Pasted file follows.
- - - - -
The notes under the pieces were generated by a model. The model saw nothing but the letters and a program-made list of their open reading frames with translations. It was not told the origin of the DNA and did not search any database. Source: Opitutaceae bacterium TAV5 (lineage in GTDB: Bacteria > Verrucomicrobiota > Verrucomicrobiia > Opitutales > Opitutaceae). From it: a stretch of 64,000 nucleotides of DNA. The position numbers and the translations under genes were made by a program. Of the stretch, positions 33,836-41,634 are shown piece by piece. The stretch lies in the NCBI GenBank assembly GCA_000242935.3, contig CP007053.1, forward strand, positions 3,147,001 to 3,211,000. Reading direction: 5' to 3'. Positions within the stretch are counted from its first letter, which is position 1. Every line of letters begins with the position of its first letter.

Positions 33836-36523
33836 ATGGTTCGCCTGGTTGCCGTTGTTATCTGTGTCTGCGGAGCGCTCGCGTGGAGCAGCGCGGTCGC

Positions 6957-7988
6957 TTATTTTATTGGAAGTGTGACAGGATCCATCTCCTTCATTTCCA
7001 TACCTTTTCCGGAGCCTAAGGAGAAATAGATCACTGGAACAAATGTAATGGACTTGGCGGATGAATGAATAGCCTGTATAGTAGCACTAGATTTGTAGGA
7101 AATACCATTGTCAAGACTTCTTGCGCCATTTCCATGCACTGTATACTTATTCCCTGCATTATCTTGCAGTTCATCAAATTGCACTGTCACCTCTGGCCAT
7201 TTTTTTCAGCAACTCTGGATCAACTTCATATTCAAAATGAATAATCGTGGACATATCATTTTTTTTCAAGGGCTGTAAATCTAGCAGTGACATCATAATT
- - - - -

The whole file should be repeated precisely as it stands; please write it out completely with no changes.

The notes under the pieces were generated by a model. The model saw nothing but the letters and a program-made list of their open reading frames with translations. It was not told the origin of the DNA and did not search any database. Source: Opitutaceae bacterium TAV5 (lineage in GTDB: Bacteria > Verrucomicrobiota > Verrucomicrobiia > Opitutales > Opitutaceae). From it: a stretch of 64,000 nucleotides of DNA. The position numbers and the translations under genes were made by a program. Of the stretch, positions 33,836-41,634 are shown piece by piece. The stretch lies in the NCBI GenBank assembly GCA_000242935.3, contig CP007053.1, forward strand, positions 3,147,001 to 3,211,000. Reading direction: 5' to 3'. Positions within the stretch are counted from its first letter, which is position 1. Every line of letters begins with the position of its first letter.

Positions 33836-36523
33836 ATGGTTCGCCTGGTTGCCGTTGTTATCTGTGTCTGCGGAGCGCTCGCGTGGAGCAGCGCGGTCGC

Positions 6957-7988
6957 TTATTTTATTGGAAGTGTGACAGGATCCATCTCCTTCATTTCCA
7001 TACCTTTTCCGGAGCCTAAGGAGAAATAGATCACTGGAACAAATGTAATGGACTTGGCGGATGAATGAATAGCCTGTATAGTAGCACTAGATTTGTAGGA
7101 AATACCATTGTCAAGACTTCTTGCGCCATTTCCATGCACTGTATACTTATTCCCTGCATTATCTTGCAGTTCATCAAATTGCACTGTCACCTCTGGCCAT
7201 TTTTTTCAGCAACTCTGGATCAACTTCATATTCAAAATGAATAATCGTGGACATATCATTTTTTTTCAAGGGCTGTAAATCTAGCAGTGACATCATAATT